Lots of people might buy a media that doesn't have any nutrients itself, so the plant is dependent on the grower to provide everything it needs to grow, and they'll only give it water. There's lots of fertilizers out there that are perfectly fine for marijuana—MiracleGro or any kind of basic fertilizer you can get at Home Depot—but then of course there are stores that cater to growing marijuana and sell specialty nutrients, and those make the plant look a little better in my opinion because it's giving that specific plant what it needs. Just like you can buy tomato fertilizer or rose fertilizer, you can buy marijuana fertilizer, and it's always better to go that way.

If you just spent an hour a week diddling around with your four plants, they should produce nicely for you.

You need to feed them regularly. So if you get them on a watering schedule, don't miss. If you're watering them Monday, Wednesday and Friday, don't ever miss a Monday, Wednesday or Friday. The plant becomes used to being fed regularly, and even if in your opinion the plant has had enough to eat, it's expecting to get fed. So it will get hungry.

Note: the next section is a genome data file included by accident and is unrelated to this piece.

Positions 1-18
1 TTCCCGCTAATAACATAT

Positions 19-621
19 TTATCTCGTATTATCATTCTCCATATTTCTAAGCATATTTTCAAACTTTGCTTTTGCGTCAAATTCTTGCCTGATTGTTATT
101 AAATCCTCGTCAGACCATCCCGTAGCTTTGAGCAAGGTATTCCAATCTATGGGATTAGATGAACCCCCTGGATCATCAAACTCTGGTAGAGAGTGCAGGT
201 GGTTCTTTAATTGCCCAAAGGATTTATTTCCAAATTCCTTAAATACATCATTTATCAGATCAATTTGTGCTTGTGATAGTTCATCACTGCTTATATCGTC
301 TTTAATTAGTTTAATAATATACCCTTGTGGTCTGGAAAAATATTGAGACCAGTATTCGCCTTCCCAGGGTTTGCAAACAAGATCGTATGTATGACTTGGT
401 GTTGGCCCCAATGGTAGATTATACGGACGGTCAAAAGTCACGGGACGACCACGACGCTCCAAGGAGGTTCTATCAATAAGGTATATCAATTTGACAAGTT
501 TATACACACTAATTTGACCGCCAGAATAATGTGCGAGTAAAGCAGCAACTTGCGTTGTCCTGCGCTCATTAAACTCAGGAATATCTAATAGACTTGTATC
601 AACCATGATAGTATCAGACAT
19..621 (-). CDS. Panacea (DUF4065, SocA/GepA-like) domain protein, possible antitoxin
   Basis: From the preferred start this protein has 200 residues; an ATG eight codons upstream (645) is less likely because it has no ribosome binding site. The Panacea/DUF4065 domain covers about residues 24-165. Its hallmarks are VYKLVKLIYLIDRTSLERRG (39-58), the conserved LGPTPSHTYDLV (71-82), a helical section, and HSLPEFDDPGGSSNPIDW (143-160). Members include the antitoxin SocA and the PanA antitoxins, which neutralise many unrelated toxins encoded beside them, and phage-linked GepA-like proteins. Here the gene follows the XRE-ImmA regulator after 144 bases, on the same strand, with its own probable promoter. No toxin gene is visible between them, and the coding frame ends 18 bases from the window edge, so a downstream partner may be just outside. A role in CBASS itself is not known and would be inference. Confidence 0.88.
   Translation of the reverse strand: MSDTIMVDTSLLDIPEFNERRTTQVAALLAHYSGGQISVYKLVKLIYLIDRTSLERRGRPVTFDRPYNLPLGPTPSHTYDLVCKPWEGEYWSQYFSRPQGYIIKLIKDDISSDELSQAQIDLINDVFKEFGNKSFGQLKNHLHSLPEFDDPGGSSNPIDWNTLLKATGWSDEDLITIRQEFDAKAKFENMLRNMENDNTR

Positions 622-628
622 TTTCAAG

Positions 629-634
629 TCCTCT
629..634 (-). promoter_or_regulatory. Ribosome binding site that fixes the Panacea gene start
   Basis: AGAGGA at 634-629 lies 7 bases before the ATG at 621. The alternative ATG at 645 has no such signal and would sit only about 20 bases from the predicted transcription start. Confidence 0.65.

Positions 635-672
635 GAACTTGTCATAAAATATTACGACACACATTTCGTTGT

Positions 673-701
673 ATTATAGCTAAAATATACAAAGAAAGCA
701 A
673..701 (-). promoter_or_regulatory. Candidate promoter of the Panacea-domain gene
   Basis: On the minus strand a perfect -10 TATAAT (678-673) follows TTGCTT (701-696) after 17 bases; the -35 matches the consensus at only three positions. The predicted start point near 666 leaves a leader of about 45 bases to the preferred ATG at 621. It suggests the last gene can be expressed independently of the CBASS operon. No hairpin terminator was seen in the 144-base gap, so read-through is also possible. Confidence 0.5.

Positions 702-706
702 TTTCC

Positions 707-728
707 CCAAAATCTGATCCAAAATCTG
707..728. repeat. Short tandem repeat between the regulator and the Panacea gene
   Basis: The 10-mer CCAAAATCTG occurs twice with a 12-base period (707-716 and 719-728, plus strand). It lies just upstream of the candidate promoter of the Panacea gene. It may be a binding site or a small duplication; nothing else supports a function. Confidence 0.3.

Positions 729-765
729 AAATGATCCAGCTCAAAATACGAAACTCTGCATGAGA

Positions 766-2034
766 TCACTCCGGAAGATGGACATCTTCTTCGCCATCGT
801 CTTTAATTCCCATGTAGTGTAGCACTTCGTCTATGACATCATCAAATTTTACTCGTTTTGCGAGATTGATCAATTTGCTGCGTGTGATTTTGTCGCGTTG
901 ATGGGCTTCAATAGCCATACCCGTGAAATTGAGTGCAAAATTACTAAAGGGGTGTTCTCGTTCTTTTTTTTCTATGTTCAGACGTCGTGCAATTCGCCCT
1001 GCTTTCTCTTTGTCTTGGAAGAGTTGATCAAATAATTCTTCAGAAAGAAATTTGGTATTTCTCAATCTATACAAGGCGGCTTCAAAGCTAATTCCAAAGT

In its vegetative state, the marijuana plant needs 18 hours of light per day. That tricks the plant into believing that it's early in the summer, and all it's doing is growing its green vegetative growth. Once you switch its light schedule down to 12 hours of light and 12 hours of darkness per day, it will automatically think, “It's time for me to start blooming.” So indoors you're looking at 8 to 10 weeks for the plant to reach its maturity.

But in its vegetative state, it will grow to infinite size if it's outside. I've seen marijuana plants with stalks five inches in diameter, like a tree, out in the Emerald Triangle in California. And those plants are just amazing to see. The fragrance when you walk through there is just … I've been there one time and—I hate it when people use this word all the time—but it was awesome. It really made me feel awe. That grower said those plants would net him 10 pounds a piece. And he had a field of them.

Are you allowed to grow outside here in New Mexico?